Huh………for that price I can buy a large home with a yard. Sorry but is the tiny house industry turning into a cash cow now for there are so many people that can not afford those prices for any home let alone $285,000 for a 2 bedroom, 1 bath house. Regardless of what is in it or how it is made or the location that seems so out of control in pricing…..
No, that’s just the housing industry and how it works. Anything that deals with real estate is effected by factors like location, local economy, etc.
One of the reasons so many put tiny houses on wheels is not only because of getting around restrictions or wanting to be mobile but because that also helps avoid much of these costs and helps separate them from the factors that effect the costs of real estate. But anything on foundation is when those costs can’t be avoided.
So has to deal with cost of building permits, impact fees, inspections, and other costs that in some areas can go well into tens of thousands before anything is even built. This is why in places like California a ADU can be normally over $200K or a bedroom addition to an existing house can be over $60K…
New construction is also generally going to cost more than older/existing structures, among other differences to consider…
But the costs are also tied to benefits, effects on the local economy, supply & demand, access to resources, access to jobs, what view you get, what climate zone you will be in and what weather conditions will be the norm, etc. which is why it’s not something that’s going to be easily avoided or fixed anytime soon and is part of the complexity that has to be dealt with for true affordable housing to be developed…
Like I keep telling people, everything has trade offs… The mistake most make is thinking there’s none and that choices are always simple but we live in a complicated world…
Nice house and set up, but very disappointed in the price. One of the draws to tiny living is not having to work like a dog to pay a mortgage.
Generally, not that simple, for example, some people care more about long term costs as those can add up to multiple times what the purchase cost of the home was and can have a far greater impact on their lives. Along with those costs complicating and making it harder to pay off debt/mortgage that otherwise.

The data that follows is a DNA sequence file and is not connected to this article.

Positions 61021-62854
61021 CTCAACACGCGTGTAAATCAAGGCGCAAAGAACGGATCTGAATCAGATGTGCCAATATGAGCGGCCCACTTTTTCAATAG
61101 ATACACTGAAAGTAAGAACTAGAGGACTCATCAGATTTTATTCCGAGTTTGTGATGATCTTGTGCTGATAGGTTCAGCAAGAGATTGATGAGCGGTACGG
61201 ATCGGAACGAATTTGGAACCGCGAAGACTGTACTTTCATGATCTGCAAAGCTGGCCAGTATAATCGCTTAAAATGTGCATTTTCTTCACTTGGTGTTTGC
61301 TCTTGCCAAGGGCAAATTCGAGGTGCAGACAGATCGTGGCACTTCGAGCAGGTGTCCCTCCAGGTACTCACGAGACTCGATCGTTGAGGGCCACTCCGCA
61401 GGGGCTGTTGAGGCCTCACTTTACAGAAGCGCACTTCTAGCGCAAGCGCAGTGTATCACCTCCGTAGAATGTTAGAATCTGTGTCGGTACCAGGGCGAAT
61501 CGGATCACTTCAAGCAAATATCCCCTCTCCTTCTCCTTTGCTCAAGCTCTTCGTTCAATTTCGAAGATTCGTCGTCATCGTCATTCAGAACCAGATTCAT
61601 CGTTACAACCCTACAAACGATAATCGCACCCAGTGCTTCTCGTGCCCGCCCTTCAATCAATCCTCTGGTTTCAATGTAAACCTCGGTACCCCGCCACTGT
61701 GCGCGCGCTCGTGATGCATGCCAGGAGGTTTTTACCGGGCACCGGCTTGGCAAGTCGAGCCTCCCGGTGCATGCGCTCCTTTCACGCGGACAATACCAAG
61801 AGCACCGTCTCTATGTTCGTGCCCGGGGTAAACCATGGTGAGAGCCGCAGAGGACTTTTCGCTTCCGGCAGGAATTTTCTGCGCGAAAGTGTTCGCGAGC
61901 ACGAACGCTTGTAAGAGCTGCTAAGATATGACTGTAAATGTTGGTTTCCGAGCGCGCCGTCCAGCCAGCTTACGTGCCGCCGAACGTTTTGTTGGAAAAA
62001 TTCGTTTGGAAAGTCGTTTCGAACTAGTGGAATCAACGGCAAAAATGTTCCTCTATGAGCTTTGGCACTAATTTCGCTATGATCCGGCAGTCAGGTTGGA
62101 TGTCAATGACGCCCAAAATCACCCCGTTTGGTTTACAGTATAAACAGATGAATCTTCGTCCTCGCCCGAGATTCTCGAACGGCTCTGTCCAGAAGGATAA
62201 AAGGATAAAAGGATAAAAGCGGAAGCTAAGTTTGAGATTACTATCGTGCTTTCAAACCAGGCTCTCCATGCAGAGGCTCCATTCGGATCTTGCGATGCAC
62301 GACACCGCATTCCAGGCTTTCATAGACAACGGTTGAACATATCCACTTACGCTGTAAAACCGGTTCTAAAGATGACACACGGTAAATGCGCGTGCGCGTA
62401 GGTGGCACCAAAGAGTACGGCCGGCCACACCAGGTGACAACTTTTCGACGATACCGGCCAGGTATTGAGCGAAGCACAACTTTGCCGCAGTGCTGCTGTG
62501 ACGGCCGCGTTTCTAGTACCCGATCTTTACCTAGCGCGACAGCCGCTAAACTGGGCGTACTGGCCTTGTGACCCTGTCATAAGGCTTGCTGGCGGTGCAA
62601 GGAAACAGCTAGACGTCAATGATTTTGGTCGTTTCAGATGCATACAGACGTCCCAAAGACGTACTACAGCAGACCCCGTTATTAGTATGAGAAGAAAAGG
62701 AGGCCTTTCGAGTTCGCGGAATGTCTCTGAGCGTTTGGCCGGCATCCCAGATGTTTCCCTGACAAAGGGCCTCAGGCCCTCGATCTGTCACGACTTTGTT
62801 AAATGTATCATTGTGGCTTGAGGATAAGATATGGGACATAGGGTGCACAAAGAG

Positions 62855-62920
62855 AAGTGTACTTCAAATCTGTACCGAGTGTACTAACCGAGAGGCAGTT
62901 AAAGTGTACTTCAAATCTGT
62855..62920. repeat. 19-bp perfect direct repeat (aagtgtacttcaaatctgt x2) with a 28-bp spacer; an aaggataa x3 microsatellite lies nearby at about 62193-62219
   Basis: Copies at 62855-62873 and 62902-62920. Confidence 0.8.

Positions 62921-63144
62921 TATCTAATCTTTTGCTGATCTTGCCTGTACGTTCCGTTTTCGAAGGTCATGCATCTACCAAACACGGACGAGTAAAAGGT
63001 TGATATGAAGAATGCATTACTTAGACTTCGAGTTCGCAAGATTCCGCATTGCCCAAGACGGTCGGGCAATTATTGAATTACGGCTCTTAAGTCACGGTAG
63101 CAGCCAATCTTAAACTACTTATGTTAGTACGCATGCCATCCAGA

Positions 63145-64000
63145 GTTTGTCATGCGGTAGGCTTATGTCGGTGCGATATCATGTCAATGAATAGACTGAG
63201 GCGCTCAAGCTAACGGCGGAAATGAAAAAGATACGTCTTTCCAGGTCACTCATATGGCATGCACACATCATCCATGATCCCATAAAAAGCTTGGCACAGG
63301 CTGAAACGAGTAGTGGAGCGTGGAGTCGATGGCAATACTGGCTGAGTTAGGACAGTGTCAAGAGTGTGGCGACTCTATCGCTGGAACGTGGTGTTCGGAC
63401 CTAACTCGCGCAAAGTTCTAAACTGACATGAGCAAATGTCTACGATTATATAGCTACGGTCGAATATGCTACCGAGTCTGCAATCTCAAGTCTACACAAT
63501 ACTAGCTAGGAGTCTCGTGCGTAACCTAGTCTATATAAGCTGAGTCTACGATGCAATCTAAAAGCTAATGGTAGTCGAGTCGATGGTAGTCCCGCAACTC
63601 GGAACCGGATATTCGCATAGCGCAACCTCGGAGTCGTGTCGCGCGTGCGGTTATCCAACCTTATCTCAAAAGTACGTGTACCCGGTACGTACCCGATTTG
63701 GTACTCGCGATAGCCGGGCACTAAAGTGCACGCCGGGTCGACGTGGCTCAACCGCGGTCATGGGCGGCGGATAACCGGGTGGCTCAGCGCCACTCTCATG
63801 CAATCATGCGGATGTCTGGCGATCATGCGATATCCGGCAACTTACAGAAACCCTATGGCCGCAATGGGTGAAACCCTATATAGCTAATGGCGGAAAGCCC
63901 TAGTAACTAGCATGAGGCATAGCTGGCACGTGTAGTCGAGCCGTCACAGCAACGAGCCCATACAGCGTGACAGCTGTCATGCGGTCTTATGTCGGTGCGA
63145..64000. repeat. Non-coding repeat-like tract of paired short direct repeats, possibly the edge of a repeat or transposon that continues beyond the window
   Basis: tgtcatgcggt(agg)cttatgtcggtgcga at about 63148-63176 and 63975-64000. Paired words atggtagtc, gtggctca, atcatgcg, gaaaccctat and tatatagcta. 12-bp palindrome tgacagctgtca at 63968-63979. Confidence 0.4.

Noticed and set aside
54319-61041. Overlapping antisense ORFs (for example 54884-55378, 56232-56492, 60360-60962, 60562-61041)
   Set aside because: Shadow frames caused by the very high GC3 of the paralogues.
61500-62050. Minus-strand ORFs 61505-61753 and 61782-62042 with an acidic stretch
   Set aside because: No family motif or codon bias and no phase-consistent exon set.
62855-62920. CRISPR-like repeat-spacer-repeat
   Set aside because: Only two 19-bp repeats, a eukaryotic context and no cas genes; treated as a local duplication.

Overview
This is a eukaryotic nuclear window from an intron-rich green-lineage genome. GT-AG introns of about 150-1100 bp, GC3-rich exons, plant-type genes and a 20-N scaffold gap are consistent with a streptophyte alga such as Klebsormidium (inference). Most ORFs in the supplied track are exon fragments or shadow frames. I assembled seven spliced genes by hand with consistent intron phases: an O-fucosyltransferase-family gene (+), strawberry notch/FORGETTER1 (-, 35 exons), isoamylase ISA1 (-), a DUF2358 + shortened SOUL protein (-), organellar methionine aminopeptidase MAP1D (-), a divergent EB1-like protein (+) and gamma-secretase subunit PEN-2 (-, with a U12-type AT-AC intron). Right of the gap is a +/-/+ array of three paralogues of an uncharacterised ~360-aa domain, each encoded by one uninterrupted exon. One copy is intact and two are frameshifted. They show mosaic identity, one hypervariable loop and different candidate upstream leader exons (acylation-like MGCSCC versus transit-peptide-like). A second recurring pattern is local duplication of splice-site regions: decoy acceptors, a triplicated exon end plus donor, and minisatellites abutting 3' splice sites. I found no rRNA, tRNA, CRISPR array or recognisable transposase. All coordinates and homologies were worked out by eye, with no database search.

The average home owner is paying over $9000 on their home annually, in addition to other cost of living… Vs a significant reduction in long term costs that can allow people to pay off their debt/mortgage at an accelerated rate to be debt free in jut 5-10 years or even less…
Mind, the ultimate point is the effect these choices will have on someone’s life and whether or not they can actually get the life they want out of it. But there are always trade offs and the pros and cons of all choices have to be weighed and considered…
While another thing to understand is not everything small was created for the tiny house movement, even if they’re marketed as such. Small homes, cottages especially, are not new and anything on a foundation is going to be part of the same housing system as all other houses, effecting their costs, etc… Like a 450 sq ft cottage in Seattle, WA can sell for over $450,000 vs similar structure in another part of the country where it could be for less than $50,000 and still include land… When it comes to real estate there’s a lot more than just what size it is that will effect costs…
So there’s more than just being small that should be considered and never just assumed… Tiny living is just part of the puzzle, it will help reduce costs but not always enough by itself for everyone or equally in all situations, and thus there’s more people need to be aware of if they really want to be sure of solving that puzzle for themselves… The solution just also won’t always be the same for everyone…
The price is a little high, but all and all, long term costs will be less; heating/cooling/minimal needs due to space. Also, location is going to affect price. More and more of these communities are popping up all over the US. There’s definitely a market in all age groups. Less is More….